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Old 10-29-2019, 07:27 PM   #1
jmorse62
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3 Different tires On LHS177

I decided to check my tires today and found three different tires, in two different sizes. The tires on the trailer are 205/75/R14, one Karrier, and one Power King, The spare is a 205/75D15 ARIS. Two rims have triangle designs and one has circles. They all look in good condition but I don't like the mismatch issue. I bought the 2017 used last year. What tires does the LHS177 come with from the factory and what is the best tire upgrade.
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Old 10-29-2019, 07:59 PM   #2
bobbecky
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This is the specs for the current year:

https://www.keystonerv.com/travel-tr...&label=Current

And this is the specs for the 2016 model

https://www.keystonerv.com/travel-tr...archiveId=2200
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Old 10-29-2019, 08:47 PM   #3
CWtheMan
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Quote:
Originally Posted by jmorse62 View Post
I decided to check my tires today and found three different tires, in two different sizes. The tires on the trailer are 205/75/R14, one Karrier, and one Power King, The spare is a 205/75D15 ARIS. Two rims have triangle designs and one has circles. They all look in good condition but I don't like the mismatch issue. I bought the 2017 used last year. What tires does the LHS177 come with from the factory and what is the best tire upgrade.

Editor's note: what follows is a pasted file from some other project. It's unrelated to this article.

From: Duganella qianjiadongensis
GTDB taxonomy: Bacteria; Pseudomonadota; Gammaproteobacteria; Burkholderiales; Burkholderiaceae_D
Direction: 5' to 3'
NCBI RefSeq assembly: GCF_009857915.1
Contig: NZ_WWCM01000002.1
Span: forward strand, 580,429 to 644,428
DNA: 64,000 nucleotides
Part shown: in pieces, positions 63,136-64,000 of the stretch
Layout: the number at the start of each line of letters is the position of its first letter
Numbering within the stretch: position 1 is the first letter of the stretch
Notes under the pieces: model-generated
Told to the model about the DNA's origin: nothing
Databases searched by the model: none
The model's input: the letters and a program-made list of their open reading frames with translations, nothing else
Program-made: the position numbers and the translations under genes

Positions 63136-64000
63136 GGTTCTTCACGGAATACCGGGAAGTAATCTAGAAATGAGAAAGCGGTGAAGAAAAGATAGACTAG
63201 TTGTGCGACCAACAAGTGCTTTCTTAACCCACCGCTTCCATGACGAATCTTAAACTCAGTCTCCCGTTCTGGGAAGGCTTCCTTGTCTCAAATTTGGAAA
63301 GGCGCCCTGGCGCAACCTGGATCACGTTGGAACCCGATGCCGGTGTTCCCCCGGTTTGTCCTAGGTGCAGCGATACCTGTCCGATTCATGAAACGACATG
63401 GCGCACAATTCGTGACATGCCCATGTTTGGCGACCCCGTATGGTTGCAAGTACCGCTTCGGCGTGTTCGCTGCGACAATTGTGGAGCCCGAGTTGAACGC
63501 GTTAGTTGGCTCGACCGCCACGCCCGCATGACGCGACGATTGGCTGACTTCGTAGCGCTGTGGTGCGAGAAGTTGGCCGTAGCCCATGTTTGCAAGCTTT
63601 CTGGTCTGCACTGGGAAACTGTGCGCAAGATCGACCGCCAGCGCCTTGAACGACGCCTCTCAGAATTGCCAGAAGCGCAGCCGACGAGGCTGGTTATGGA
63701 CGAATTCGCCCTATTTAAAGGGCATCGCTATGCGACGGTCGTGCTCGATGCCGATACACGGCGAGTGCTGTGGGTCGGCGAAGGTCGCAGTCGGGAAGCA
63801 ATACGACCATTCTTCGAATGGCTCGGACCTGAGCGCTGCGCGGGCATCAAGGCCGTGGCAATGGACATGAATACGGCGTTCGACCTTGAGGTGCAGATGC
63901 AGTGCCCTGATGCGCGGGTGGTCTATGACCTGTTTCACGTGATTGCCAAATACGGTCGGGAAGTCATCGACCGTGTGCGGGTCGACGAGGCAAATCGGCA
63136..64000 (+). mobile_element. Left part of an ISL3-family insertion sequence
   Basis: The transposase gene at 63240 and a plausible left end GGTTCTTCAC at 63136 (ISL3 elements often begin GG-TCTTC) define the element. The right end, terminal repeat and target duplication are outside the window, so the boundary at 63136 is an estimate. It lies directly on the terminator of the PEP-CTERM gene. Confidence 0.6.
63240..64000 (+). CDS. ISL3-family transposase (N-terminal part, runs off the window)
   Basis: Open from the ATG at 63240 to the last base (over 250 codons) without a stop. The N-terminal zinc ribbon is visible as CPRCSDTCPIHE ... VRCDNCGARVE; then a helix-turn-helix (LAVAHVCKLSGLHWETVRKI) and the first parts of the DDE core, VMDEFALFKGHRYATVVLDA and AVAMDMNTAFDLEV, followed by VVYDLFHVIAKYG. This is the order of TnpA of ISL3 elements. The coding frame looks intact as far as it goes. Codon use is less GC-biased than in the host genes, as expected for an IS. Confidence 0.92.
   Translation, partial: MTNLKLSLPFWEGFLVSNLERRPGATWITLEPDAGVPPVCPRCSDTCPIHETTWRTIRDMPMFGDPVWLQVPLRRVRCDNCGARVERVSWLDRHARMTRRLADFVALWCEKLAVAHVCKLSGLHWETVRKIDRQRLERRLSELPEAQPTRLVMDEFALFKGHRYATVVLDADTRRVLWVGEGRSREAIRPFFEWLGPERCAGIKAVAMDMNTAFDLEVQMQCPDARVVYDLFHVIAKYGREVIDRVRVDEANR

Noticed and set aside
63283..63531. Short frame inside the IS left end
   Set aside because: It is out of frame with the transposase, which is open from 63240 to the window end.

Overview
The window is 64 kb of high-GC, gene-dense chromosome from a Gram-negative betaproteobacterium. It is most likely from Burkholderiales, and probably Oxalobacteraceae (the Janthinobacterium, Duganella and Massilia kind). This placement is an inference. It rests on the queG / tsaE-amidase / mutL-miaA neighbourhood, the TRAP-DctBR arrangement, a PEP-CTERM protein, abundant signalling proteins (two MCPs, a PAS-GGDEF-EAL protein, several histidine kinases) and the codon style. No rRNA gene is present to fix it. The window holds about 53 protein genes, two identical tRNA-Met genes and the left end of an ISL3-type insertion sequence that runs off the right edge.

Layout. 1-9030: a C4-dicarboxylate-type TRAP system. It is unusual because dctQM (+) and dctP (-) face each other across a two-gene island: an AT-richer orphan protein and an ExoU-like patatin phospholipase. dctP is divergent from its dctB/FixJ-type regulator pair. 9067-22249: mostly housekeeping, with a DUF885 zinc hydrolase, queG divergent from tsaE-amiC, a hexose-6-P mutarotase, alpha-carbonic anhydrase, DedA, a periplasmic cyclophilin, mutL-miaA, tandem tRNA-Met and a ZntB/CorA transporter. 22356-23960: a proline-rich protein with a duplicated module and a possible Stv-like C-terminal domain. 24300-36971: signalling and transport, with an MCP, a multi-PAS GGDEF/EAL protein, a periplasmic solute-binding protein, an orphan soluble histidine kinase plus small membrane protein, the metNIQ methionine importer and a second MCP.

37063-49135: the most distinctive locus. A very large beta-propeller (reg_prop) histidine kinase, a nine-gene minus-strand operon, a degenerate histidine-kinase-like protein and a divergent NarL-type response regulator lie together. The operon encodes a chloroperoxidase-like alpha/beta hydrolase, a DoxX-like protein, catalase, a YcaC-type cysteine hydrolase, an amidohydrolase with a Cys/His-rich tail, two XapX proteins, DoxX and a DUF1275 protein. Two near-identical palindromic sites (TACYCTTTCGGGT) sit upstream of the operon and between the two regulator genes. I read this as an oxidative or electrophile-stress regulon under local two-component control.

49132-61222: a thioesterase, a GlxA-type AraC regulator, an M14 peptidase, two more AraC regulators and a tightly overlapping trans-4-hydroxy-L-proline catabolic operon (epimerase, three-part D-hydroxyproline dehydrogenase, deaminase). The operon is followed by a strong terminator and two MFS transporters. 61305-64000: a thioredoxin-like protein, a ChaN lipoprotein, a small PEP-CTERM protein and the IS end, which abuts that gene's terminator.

The first thing you should do is verify the designated size tires that came on the trailer as original equipment. You can find that information on the vehicle certification label. It's located on the left external section of the trailer forward of the axel.

Under the new RV trailer industry standard, none of the ST205/75R14 tires provide the necessary load capacity to satisfy the standard of 10% in load capacity reserves for your GAWR (4000#).

You should contact Keystone and inform them you want to abide the RVIA 10% reserve load capacity and need their recommendation for wheels/tires on your trailer. Your 4000# axle requires tires with at least 2200# of load capacity, each tire.

The regulations for spare tires are different as it's intended usage is as a spare. Its only requirement is to provide a load capacity equal to the OE tires. Spare tire information is also found on the certification label. I've seen bias ply spare tires on other manufacturer's trailers but not on Keystone.

Tires on an axle must be of the same designated size and design. The brand name does not matter.

For the best results with your replacement tires, the ST225/75R15 LRD would be my recommendation. They should work because the spare is 15". Ask Keystone.
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Old 10-30-2019, 02:09 AM   #4
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Originally Posted by CWtheMan View Post
The brand name does not matter.
Arenít some brands much better than others? e.g. MAXXIS 8008 or Goodyear Endurance? It sounds like a great opportunity for this RVer to equip his TT with quality tires.
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Old 10-30-2019, 02:34 AM   #5
flybouy
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Welcome.